Nearly 40 commissioners convened May 7-8 in Missoula, Mont. for WICHE’s biannual commission meeting. The theme, “How We Innovate: Examples from WICHE’s Front Lines,” underscored four plenary sessions in which higher education stakeholders from Montana and Hawai’i discussed programs and innovations finding success in their states, and prominent higher education thought-leaders shared national perspectives on budget, policy, access, and equity issues. The commission also heard valuable perspectives on higher education from Montana Governor Steve Bullock.

The meeting’s business portion featured the approval of WICHE’s FY19 budget and workplan, as well as PSEP support fees and state dues for 2019-21 (see agenda materials for detail). The meeting also included a salute to departing WICHE President Joe Garcia, the announcement of David Longanecker as interim WICHE president, and preparations for the pursuit of a new long-term WICHE president. Find meeting presentations here and selected meeting photos here.

Forum, Alliance groups honor 2 programs supporting faculty and student success

Forum, Alliance groups honor 2 programs supporting faculty and student success

News Release: WA comm-college program supporting minority faculty wins Bernice Joseph award
Alliance leaders with Bernice Joseph Award winners from the Washington State Board for Community and Technical Colleges

The Western Academic Leadership Forum and the Western Alliance of Community College Academic Leaders, each convened by WICHE, honored initiatives promoting best-practice-sharing at (respectively) two-year colleges and four-year universities. 

The Forum honored a California State University Long Beach program that supports student success by deploying data in innovative and collaborative ways. The Alliance honored the Washington State Board for Community and Technical Colleges for a cross-institution program aimed at retaining and mentoring faculty of color. Both awards were given at spring annual meetings for those groups, and each are detailed in the Academic Leaders Toolkit, a WICHE clearinghouse for academic resource-sharing. 

WICHE Reading Room | June 2018

WICHE Reading Room

  • The latest edition of WICHE Insights, Tuition and Fees in the West, 2017-18: Trends and Implications, discusses WICHE’s annual tuition and fees survey of 350-plus Western public colleges and universities, and spotlights trends in state appropriations, financial aid programs, and student fees. View 2017-18 survey results and interactive, state-level data dashboards.
  • WICHE’s Mental Health Program has had a strong year, with over 30 funded projects in 11 member states and territories. Their 2018 Annual Report inventories the Mental Health Program’s current activities to illustrate our breadth of efforts supporting the behavioral health workforce and sector.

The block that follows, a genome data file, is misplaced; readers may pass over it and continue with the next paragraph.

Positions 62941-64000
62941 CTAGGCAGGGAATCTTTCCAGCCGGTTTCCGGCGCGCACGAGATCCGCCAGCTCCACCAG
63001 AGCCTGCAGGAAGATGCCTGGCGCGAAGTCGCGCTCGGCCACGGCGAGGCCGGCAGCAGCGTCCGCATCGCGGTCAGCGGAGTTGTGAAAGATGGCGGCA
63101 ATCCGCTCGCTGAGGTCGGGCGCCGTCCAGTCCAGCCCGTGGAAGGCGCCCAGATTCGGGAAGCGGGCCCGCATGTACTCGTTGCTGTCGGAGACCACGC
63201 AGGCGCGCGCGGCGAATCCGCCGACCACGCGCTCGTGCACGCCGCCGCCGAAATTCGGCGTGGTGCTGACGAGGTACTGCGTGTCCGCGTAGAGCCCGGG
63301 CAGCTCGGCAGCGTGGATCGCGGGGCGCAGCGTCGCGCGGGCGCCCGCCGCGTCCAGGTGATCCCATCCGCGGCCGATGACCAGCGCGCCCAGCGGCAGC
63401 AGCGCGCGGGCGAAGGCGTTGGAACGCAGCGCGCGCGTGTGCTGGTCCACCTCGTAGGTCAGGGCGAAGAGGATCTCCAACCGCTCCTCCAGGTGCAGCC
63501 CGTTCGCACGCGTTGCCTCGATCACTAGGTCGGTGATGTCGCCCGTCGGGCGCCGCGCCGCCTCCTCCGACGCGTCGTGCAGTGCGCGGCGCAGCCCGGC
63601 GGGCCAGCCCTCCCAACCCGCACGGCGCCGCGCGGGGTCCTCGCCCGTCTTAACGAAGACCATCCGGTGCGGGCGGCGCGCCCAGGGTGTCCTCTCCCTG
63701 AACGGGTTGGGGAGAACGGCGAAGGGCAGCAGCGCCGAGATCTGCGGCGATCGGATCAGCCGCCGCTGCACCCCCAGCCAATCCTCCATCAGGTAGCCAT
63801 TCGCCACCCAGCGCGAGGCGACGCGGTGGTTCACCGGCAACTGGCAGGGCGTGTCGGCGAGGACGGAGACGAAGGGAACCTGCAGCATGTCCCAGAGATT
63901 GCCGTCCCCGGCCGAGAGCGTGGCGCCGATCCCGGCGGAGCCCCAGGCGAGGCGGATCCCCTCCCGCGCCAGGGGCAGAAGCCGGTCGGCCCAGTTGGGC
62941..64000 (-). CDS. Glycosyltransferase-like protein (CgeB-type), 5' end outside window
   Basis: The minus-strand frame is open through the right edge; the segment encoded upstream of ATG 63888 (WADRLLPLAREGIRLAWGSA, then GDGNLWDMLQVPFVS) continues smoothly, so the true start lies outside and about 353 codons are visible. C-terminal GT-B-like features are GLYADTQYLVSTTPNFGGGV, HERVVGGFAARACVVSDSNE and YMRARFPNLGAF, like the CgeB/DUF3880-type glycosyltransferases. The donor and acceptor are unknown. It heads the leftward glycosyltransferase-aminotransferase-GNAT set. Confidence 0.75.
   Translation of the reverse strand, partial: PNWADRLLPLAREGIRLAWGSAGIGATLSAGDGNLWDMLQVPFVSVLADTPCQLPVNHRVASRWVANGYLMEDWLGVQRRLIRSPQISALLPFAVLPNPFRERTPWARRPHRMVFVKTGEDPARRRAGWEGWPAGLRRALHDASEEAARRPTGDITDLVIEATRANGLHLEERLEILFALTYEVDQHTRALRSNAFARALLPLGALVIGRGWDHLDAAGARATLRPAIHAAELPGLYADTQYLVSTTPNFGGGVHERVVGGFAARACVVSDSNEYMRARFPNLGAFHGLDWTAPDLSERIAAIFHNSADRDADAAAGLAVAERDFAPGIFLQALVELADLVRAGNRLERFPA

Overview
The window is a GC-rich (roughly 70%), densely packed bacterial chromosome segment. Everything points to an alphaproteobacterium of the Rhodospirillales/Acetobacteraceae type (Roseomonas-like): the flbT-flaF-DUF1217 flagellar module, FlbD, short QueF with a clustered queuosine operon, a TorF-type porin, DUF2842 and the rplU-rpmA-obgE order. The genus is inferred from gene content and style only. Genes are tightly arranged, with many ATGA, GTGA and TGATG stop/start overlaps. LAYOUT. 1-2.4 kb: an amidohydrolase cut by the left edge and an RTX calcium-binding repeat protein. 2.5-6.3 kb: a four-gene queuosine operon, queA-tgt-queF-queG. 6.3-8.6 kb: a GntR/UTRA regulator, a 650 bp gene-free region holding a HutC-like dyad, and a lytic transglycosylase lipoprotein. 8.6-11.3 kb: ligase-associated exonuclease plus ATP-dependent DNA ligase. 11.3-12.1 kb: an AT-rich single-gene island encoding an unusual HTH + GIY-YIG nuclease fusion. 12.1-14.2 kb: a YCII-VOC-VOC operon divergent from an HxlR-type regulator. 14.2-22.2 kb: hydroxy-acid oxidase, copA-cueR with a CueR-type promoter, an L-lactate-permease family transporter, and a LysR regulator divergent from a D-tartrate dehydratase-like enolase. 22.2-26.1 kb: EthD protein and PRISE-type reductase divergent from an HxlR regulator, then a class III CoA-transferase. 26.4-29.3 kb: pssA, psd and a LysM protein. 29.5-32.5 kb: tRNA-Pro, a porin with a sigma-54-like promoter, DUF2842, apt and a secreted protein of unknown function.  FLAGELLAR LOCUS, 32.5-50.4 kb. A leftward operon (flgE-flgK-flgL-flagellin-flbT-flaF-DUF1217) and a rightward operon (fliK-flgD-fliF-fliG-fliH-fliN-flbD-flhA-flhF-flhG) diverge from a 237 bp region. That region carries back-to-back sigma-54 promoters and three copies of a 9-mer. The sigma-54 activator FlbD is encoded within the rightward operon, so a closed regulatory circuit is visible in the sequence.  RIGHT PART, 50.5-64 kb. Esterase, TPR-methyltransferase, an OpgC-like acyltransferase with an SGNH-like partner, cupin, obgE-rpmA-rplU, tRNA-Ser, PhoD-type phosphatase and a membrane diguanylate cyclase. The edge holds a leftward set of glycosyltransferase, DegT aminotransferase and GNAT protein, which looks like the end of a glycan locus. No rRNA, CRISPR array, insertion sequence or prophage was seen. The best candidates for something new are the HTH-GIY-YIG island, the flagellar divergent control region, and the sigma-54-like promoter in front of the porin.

WICHE Welcomes . . .

WICHE Welcomes . . .

Rebecca Helfand
program director

John Gomez
director of operations

Ben Cannon
Oregon WICHE
  • New Commissioner Ben Cannon, executive director of Oregon’s Higher Education Coordinating Commission since 2013, and a former middle-school humanities teacher, state representative, and governor’s education policy advisor
  • New Mental Health Program staff John Gomez, director of operations, and Rebecca Helfand, program director

On the road: Selected recent or upcoming WICHE-led presentations | June 2018

On the road: Selected recent or upcoming WICHE-led presentations

Nevada State Seal
  • Policy and Research staff at legislative higher-ed committee meetings in Nevada and North Dakota, and at the New Mexico Department of Higher Education’s statewide governance summit in April
  • WCET’s Tanya Spilovoy and Russ Poulin at the 2018 SOLA+R (Summit for Online Leadership and Administration + Roundtable), June 18-20 in Washington D.C.
  • Interstate Passport staff at the Tennessee Higher Education Commission’s June 7 meeting, and at an American Association of Collegiate Registrars and Admissions Officers conference July 8-10 in Minneapolis

Mental Health Program strengthens rural safety nets

Mental Health Program strengthens rural safety nets

News Release: WA comm-college program supporting minority faculty wins Bernice Joseph award

Nowhere in America is the mental health safety net thinner than in sparsely populated areas like Beaverhead County in southwestern Montana, where fewer than 10,000 residents are spread across 5,572 square miles. A $75 million state revenue shortfall has led to budget, spending, and Medicaid reimbursement cuts that greatly reduce Beaverhead County resident access to outpatient therapy and case management. The primary Missoula-based regional provider of such services can no longer staff to deliver them in Beaverhead County.